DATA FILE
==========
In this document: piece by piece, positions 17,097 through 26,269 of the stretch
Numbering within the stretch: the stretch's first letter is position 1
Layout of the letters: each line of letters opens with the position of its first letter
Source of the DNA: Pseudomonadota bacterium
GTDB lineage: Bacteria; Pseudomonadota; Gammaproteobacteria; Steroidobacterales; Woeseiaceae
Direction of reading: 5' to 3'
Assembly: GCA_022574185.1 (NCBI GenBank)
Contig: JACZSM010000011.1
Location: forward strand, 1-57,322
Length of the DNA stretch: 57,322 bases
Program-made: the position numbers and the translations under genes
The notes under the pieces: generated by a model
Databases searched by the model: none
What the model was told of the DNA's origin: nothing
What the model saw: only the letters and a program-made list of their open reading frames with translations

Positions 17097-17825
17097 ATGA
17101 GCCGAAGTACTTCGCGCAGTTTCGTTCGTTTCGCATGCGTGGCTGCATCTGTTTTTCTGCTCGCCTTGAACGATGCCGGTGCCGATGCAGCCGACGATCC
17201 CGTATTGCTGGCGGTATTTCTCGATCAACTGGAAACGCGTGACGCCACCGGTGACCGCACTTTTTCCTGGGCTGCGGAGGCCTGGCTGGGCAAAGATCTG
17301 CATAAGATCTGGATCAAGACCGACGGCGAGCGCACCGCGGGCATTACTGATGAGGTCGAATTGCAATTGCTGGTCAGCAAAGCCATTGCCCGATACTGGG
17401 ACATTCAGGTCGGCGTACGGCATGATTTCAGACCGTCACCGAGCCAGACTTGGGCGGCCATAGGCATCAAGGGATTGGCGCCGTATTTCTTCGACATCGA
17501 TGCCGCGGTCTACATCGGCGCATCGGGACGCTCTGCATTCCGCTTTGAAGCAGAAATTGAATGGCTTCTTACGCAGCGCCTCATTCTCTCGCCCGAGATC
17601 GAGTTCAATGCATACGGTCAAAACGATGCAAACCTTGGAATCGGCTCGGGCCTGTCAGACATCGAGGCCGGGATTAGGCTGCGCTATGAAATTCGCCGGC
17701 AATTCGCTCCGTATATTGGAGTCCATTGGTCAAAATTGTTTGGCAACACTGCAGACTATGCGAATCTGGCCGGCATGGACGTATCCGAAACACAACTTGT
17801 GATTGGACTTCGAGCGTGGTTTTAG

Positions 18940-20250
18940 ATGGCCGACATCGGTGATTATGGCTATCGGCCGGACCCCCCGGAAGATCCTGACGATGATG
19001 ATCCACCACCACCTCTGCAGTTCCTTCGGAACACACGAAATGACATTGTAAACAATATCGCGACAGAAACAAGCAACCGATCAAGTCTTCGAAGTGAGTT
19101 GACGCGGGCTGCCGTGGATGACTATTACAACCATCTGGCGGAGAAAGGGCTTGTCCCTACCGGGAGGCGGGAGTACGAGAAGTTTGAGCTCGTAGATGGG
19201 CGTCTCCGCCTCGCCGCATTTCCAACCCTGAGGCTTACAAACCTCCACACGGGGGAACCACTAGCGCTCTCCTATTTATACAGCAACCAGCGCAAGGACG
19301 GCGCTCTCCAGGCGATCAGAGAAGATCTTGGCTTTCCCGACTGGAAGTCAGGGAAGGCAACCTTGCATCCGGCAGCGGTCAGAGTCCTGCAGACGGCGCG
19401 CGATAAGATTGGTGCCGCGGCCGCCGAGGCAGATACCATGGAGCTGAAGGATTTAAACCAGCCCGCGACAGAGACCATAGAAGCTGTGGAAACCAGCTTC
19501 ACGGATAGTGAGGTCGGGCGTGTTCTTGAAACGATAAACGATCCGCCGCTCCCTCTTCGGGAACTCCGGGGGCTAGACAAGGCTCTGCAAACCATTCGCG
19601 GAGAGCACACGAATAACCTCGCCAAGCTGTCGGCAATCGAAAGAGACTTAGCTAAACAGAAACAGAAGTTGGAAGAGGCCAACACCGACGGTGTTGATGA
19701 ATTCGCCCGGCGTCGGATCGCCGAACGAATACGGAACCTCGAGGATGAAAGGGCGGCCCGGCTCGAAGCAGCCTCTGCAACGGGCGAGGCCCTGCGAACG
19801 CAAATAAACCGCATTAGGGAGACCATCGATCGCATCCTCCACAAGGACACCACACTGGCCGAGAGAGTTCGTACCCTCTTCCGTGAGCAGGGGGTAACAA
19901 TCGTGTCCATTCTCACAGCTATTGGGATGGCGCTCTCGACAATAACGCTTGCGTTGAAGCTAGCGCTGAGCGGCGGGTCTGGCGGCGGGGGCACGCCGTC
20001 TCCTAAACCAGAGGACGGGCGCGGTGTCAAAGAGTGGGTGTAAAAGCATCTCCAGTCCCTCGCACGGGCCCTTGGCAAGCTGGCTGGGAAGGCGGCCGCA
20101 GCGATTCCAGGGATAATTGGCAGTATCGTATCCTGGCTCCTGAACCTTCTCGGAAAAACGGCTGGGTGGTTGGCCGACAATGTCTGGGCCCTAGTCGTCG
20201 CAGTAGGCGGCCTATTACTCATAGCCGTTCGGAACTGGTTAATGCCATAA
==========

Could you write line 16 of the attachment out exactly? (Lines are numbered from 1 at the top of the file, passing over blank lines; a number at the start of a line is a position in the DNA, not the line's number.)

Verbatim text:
Positions 17097-17825